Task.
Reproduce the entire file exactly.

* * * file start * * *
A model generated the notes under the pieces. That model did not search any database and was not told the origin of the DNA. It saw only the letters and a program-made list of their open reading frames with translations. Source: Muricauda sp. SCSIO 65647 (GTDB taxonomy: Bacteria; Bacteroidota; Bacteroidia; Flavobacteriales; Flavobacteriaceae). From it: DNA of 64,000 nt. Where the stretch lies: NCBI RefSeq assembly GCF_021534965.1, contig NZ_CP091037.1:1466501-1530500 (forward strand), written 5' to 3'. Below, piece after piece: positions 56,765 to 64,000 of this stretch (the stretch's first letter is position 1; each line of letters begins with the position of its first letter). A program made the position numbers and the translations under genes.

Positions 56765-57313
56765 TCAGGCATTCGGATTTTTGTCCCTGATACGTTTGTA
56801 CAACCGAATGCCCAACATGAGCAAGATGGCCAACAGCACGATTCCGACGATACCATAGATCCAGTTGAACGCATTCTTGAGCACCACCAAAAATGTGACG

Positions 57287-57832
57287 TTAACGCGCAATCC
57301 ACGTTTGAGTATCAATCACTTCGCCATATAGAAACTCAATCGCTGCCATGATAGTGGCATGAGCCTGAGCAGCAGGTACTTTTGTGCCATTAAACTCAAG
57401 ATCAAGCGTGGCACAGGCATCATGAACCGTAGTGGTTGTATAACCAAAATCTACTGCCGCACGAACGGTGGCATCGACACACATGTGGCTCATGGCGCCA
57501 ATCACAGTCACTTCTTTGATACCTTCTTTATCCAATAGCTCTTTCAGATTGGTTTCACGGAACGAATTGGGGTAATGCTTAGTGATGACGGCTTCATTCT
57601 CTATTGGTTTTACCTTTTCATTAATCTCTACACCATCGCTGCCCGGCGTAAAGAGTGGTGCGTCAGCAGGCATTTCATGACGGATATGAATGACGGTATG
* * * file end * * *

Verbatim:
A model generated the notes under the pieces. That model did not search any database and was not told the origin of the DNA. It saw only the letters and a program-made list of their open reading frames with translations. Source: Muricauda sp. SCSIO 65647 (GTDB taxonomy: Bacteria; Bacteroidota; Bacteroidia; Flavobacteriales; Flavobacteriaceae). From it: DNA of 64,000 nt. Where the stretch lies: NCBI RefSeq assembly GCF_021534965.1, contig NZ_CP091037.1:1466501-1530500 (forward strand), written 5' to 3'. Below, piece after piece: positions 56,765 to 64,000 of this stretch (the stretch's first letter is position 1; each line of letters begins with the position of its first letter). A program made the position numbers and the translations under genes.

Positions 56765-57313
56765 TCAGGCATTCGGATTTTTGTCCCTGATACGTTTGTA
56801 CAACCGAATGCCCAACATGAGCAAGATGGCCAACAGCACGATTCCGACGATACCATAGATCCAGTTGAACGCATTCTTGAGCACCACCAAAAATGTGACG

Positions 57287-57832
57287 TTAACGCGCAATCC
57301 ACGTTTGAGTATCAATCACTTCGCCATATAGAAACTCAATCGCTGCCATGATAGTGGCATGAGCCTGAGCAGCAGGTACTTTTGTGCCATTAAACTCAAG
57401 ATCAAGCGTGGCACAGGCATCATGAACCGTAGTGGTTGTATAACCAAAATCTACTGCCGCACGAACGGTGGCATCGACACACATGTGGCTCATGGCGCCA
57501 ATCACAGTCACTTCTTTGATACCTTCTTTATCCAATAGCTCTTTCAGATTGGTTTCACGGAACGAATTGGGGTAATGCTTAGTGATGACGGCTTCATTCT
57601 CTATTGGTTTTACCTTTTCATTAATCTCTACACCATCGCTGCCCGGCGTAAAGAGTGGTGCGTCAGCAGGCATTTCATGACGGATATGAATGACGGTATG